The music industry is at a critical inflection point. After years of declining sales and waning fan enthusiasm, the rise of streaming has ushered in a new golden era for an industry that has benefited artists, songwriters, copyright owners, and fans alike. In 2019, streaming was the engine driving revenue growth in the US music industry for the fifth consecutive year. Download the 2020 Streaming Forward report, featuring the latest updates on streaming’s role in the music industry, how digital discovery is elevating new artists and genres, and what we can expect ahead. The Evolution of the music industry over the the last two decades has been staggering. The rise of streaming has revolutionized all facets of music, empowering artists and creators by expanding their access to fans, allowing music listeners to seamlessly connect with their favorite songs whenever and wherever they want, and driving new music choice and creativity. For fans, copyright owners, and creators alike, the positive impact of this evolution has been monumental: with total music stream reaching the one trillion mark in 2019, fans are listening to more music than ever before, and the industry is enjoying a multi-year growth cycle driven by the streaming economy. Over the next seven years the streaming revolution will only grow more powerful. Fast-forwarding we can expect: Forecasts remain just that of the industry's trajectory in the future. While the impacts of Covid-19 are still being felt, and have undoubtedly impacted the music industry, we can expect streaming growth to continue. What we cannot forecast is what new music consumption behaviors might surprise us, and new innovations by the streaming services that we have not begun to see. But with growing optimism and increasing inward investment attracted by the streaming-driven hyper growth, the music industry is experiencing boom times – for consumers,record labels and publishers and most of all creators. Click here to view the 2020 Streaming Forward Report. Click HERE to visit or return to


My grandfather was killed by a rubbish truck.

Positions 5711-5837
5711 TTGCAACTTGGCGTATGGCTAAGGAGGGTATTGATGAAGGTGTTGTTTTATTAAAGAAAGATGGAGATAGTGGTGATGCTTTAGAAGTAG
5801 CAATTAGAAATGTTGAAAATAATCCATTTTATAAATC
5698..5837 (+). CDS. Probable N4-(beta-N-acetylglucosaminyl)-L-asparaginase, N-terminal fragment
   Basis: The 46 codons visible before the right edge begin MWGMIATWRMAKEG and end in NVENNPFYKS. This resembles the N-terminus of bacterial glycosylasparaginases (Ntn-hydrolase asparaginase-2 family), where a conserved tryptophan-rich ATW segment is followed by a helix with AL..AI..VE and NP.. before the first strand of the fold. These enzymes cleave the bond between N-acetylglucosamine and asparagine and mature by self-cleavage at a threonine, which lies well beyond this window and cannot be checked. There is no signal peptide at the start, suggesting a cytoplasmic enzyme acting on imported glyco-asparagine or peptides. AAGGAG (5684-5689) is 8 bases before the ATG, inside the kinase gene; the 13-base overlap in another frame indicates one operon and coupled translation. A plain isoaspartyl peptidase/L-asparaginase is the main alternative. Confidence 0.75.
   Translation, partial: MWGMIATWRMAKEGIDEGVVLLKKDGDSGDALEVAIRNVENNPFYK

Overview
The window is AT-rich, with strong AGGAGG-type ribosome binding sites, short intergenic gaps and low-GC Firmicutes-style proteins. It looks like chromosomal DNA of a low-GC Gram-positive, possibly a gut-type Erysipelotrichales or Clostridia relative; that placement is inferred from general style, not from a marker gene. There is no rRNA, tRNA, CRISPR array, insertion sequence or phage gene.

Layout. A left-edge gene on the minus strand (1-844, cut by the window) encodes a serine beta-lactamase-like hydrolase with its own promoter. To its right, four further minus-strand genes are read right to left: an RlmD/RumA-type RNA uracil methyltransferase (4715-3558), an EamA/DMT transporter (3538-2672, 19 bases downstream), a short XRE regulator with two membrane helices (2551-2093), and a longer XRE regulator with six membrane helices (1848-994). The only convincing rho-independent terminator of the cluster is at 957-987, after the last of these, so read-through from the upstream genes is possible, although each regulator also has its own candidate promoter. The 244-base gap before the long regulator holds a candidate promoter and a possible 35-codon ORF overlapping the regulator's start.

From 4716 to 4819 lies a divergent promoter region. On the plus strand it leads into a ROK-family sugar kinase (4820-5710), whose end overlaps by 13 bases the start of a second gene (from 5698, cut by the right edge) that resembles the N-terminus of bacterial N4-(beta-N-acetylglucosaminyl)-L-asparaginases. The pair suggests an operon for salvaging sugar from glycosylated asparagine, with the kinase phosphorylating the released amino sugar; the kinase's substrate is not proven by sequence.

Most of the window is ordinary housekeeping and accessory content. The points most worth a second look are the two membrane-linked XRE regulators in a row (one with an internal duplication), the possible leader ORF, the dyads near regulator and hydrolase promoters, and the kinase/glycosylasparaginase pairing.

Jeeni has returned to Crowdcube to raise more funds for helping new talent. Jeeni founding director Mel Croucher says, “I admit we’re ahead of our original schedule, but there’s still so much more to do. We need to scale our online platform globally now and build our mass artist showcases. Then we can hit all our targets, and give our new artists the recognition they deserve.” If you want to see our pitch click HERE. Mel has been writing the best-loved column in top-selling tech magazines for over 30 years. Now he’s agreed to share his work with all our members. He’s a video games pioneer and musician, and to to find out more about Mel check out his Wikipedia page. Here’s one of Mel’s latest! One bright Autumn morning, my grandfather was killed by a rubbish truck. He got run over crossing the road on his regular walk to work. He was 84. And I am comforted to know that he loved his work as much as he loved his walk. As for me, I have yet to reach that ripe old age but I am still working most hours, most days. It's not so much that I love my work, more that I don't know what else to do. When I was younger, so much younger than today, I was promised a sci-fi world where all labour would be performed by robots, leaving us humans to enjoy a more meaningful existence. Before my grandfather was born, Karl Marx wrote that in a mechanised society workers would be freed from the monotony of work to “hunt in the morning, fish in the afternoon, criticise after dinner.” My grandfather certainly never saw such a sci-fi world or Marxist society, and I'm still waiting for it. But the way things are going I may not have to wait much longer for robots to take over the tedium of work. Judging by their behaviour, I suspect that most telemarketers, receptionists, estate agents and bar tenders were replaced by robots ages ago. And for drivers, machine operators and manual workers, it can only be only a matter of time. The first robot aircraft pilot took to the skies then navigated flawlessly and landed safely way back in 1947. Robots have been successfully conducting complex heart surgery since 2004. Artificial intelligence has already reached the cognitive power of a nine year-old human, in which case it is qualified to run for President of the USA in November. But do we really need political leaders to tell us how best to fill our waking hours? If we can develop all these technological wonders then we should be smart enough to work it out for ourselves. Our waking hours are dominated by work, whether we are in work or not. Strikers are depicted as troublemakers. Artists are depicted as idle. The poor are depicted as scroungers. The state cajoles the unemployed, the sick and the disabled to get off their arses and work. We are educated with the goal of work in mind, then having worked all our lives we are grudgingly handed back a mingy pension which we paid for in the first place. The idealised worker works in order to pay the childminder, the Deliveroo driver, the dog walker, the baker, the brewer, the app maker, because the idealised worker has no time left for such things. The idealised worker is too busy working to do any of these things for herself. For huge numbers of us the significance of the old certainties of community, religion, politics, and even family, have all fallen away to be replaced by work. For huge numbers of us work is how we give our lives meaning, while at the same time work has become more precarious, more impersonal, more stressful, and the app-driven gig economy is a perfect example of this. Yet everybody knows that automation is already capable of doing most manual jobs of work, and now artificial intelligence is predicted as achieving the capability of taking over most desk-bound jobs too. Since the pandemic, the entire framework of work is falling apart. But as a species we are not hardwired to work for a living. We never have been. We were lied to by those who said we must work, either to deserve a mythological afterlife, or protect an artificial realm, or for supposed honour, or someone else's glory, or for tokens of currency that can only be spent at the store owned by the company that issues those tokens in the first place. But of course all of those motivations are a con. And an obvious con at that. So here's the thing. Now we have cheap reliable technology, let's get all the robots to do as much of the muscle work as they can, and let's get all the artificial intelligences to do as much of the brain work as they can. Then let's redistribute the remaining working hours evenly to we the people, and in return pay ourselves some of that fabricated stuff called money so we can buy good food and decent shelter. By my reckoning six hours a day, three days a week will do nicely to pick up the slack left by the robots. Work needn't be useless. Work includes child-rearing, caring for the elderly and protecting the vulnerable. It also includes growing food, dreaming up new businesses and fixing the tap. And work includes creating music and dance and poetry and streaming it on It is self-evident that all valid work is worth the same valid reward. This is not a Marxist idea, or even a socialist proposal. It's the Tories who bang on about work being such a good thing and everyone pulling their weight, and I completely agree with them. Margaret Thatcher, that champion of work culture, said, “The heresies of one period become the orthodoxies of the next.” Yes indeedy, so bring on the robots and the electronic brains. If work is such a good thing then let everyone have a go for a few hours a week for a universal payment. And don't worry about how the payment is distributed, the accounts have all been reckoned by computers for years. Click HERE to visit or return to